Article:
School of Nursing
L. Kathleen Sekula
Thomas Joiner, Jr.
Purple Heart, Interpersonal Theory of Suicide, Military, Veterans, Traumatic Brain Injury, Suicidal Behaviors
Military suicide rates remain high, despite years of targeted efforts to prevent suicide. Specifically, Army Combat Veterans who sustained a traumatic brain injury (TBI) while deployed in support of the Global War on Terrorism are at the highest risk for suicide. This dissertation highlights possible causes for suicidal behaviors within this unique group and provides specific military suicide prevention recommendations. The dissertation is organized into three publishable manuscripts: The first manuscript (Chapter 1) is a mixed-methods dissertation research proposal written according to the National Institute of Health proposal guidelines. The second manuscript (Chapter 2) is an integrative review of the literature (under review by an academic journal) identifying what is known about suicidal behaviors among Post-9/11 Combat Veterans through the lens of the Interpersonal Theory of Suicide. The third manuscript (Chapter 3) reports the results of the mixed methods study (under review by an academic journal). To our knowledge, this study is the first to identify the values, beliefs, and meaning of the Purple Heart among Post-9/11 Army Combat Veterans with a TBI and examine the relationship between not receiving the Purple Heart and suicidal behaviors. This manuscript also identifies specific, actionable policy changes that may prevent suicidal behaviors among Post-9/11 U.S Army Combat Veterans with a TBI.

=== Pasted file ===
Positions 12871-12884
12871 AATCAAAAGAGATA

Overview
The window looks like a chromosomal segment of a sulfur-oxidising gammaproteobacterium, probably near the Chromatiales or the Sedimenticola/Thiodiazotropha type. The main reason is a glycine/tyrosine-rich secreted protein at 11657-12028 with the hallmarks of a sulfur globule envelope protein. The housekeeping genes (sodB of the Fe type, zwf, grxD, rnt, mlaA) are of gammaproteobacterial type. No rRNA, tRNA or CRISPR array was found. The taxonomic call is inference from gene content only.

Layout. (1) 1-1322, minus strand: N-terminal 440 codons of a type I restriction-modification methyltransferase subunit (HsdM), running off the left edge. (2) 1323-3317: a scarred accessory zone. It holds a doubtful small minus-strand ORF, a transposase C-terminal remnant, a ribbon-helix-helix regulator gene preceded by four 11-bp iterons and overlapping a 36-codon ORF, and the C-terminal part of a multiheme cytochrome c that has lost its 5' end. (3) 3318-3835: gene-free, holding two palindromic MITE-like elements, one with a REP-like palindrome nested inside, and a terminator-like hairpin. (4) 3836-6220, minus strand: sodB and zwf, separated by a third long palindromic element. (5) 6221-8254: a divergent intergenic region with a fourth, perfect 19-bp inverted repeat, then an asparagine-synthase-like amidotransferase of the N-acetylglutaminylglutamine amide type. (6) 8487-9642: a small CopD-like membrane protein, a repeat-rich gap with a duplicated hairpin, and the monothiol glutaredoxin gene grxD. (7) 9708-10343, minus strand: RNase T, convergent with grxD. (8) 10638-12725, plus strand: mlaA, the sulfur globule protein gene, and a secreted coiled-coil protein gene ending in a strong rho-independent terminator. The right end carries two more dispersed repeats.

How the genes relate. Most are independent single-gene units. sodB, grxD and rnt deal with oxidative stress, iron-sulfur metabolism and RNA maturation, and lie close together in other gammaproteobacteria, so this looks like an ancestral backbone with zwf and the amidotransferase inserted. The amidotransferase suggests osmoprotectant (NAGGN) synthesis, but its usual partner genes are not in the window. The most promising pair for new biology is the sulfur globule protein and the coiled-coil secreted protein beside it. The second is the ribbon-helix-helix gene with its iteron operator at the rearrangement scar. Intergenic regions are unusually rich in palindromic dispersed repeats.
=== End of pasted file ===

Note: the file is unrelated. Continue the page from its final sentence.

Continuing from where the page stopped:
Moceri-Brooks, J. (2022). The Purple Heart and Suicidal Behaviors in Post-9/11 U.S. Army Combat Veterans with a Traumatic Brain Injury: A Mixed Methods Study (Doctoral dissertation, Duquesne University). Retrieved from https://dsc.duq.edu/etd/2186
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